Nature: While the Japanese metropolises may overwhelm some, in Japan nature is never too far away. Mount Fuji can actually be seen from countless points in Japan.
Akame-shujuhachi-taki (the 48 waterfalls of Akame), the National Park of Hakone, Aomori’s streams, the Mountains of Kamikochi … A myriad of extraordinary places await …
Catch a Shinkansen (bullet train) and experience the Japanese countryside in no time. What is more peaceful than an afternoon in Kamakura or time at an Onsen (hot-spring) in the Prefecture of Gunma?
Shodo (Calligraphy): calligraphy is artistic writing, another ancient art that emphasizes and brings together highly valued traits in Japan: patience and preparation, calmness, meditation. Shodo is actually closely linked to Zen. It is actually becoming more and more popular in Western countries. You should consider getting Calligraphy lessons. There is a lot to be learned there.
Shopping: You will find in Japan some of the largest shopping malls of the world. Given the number of those “depato”, one may wonder if Japanese people may not be the biggest shoppers on earth. Japanese people like to spend time in those huge malls which house not only shops but food courts and entertainment centers, seven days a week.
If your budget does not allow you to go shopping for expensive brands, do not worry. You can find all sort of products at all sorts of prices. And you will likely enjoy the “100 Yen shops” where you can find (almost) everything at the amazing price of 100 Yens (less than a dollar or less than a euro).
Sports: With the exception of sumo (see below), Japanese follow the same sports as western people do. They love their J-League (the professional football/soccer) and Baseball (called Yakyu) is one of the most popular attraction. People follow more and more rugby, basketball and even American football, to name just a few examples.
Japanese people are generally quite sportive. Many people jog, play tennis, play golf etc … In Japan, you may play golf on the top of a building, go swimming in a Fitness center or decide to go skiing after work (skiing resorts are never far from big cities, Tokyo included) … Japanese people enjoy sports and have plenty of opportunities to try and practice new ones. As nature is never too far away, even if you are in the center of a city, it will be very easy for you to lead an active, sportive life in Japan, if you want to.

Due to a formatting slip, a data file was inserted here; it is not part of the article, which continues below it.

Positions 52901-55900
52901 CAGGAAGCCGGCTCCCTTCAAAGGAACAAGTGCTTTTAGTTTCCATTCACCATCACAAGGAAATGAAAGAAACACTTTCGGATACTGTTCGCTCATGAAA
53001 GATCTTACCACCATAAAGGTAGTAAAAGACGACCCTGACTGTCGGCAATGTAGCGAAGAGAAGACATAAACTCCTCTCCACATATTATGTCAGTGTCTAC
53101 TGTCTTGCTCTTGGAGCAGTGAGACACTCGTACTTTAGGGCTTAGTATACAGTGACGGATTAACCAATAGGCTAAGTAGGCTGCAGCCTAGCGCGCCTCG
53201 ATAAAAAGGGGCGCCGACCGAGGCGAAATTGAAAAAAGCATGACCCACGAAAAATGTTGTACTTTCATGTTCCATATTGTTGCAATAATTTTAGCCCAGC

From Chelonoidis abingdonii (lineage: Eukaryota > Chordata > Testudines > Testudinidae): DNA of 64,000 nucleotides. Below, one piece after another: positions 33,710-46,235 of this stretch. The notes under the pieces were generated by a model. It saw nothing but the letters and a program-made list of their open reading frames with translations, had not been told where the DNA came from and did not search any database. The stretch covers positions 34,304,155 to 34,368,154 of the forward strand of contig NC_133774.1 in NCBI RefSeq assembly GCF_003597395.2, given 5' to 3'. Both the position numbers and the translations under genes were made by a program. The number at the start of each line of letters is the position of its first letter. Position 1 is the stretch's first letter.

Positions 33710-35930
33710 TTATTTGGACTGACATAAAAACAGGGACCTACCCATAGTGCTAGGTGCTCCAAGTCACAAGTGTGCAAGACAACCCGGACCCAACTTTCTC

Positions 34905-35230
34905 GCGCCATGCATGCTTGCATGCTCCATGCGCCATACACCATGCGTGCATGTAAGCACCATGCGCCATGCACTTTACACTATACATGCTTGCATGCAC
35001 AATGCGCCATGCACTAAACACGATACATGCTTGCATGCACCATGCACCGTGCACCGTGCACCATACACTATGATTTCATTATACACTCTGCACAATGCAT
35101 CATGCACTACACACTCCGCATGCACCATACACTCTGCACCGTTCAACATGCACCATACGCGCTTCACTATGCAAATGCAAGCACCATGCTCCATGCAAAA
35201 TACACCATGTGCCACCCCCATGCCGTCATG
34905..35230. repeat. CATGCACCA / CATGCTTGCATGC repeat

Sumo: Sumo is a sport but it deserves its own paragraph here. It is not a cliché: Japanese people love Sumo tournaments and follow them, 6 times a year. Sumotoris (the professionals wrestlers) are celebrities, just like football (soccer) players are in Europe, or baseball players in the US. A mix of full contact sport, martial art and ancient tradition, a day at Sumo Hall in Ryogoku (the most famous sumo place) in Tokyo is worth experiencing.
Tea ceremony: It originates from Zen Buddhism. Some Japanese people learn how to prepare the tea (matcha) and perform the ceremony according to various rules. You may want to attend such a performance and get a taste of Japanese traditional culture.
Traveling: from the gorgeous mountains of Hokkaido to the beaches of Kyushu, there are a lot of wonderful places to discover in Japan. Thankfully, the transportation system is very convenient, thus enabling you to organize short trips very easily, by using the great Japanese railway network or by flying.
Although it will take a long time for you to explore the wonders of Japan, you may want to take the opportunity of being in Japan to also travel around in Asia:
|Tokyo to||Time of flight in hours|
|Vietnam (Ho Chi Minh Ville)||6|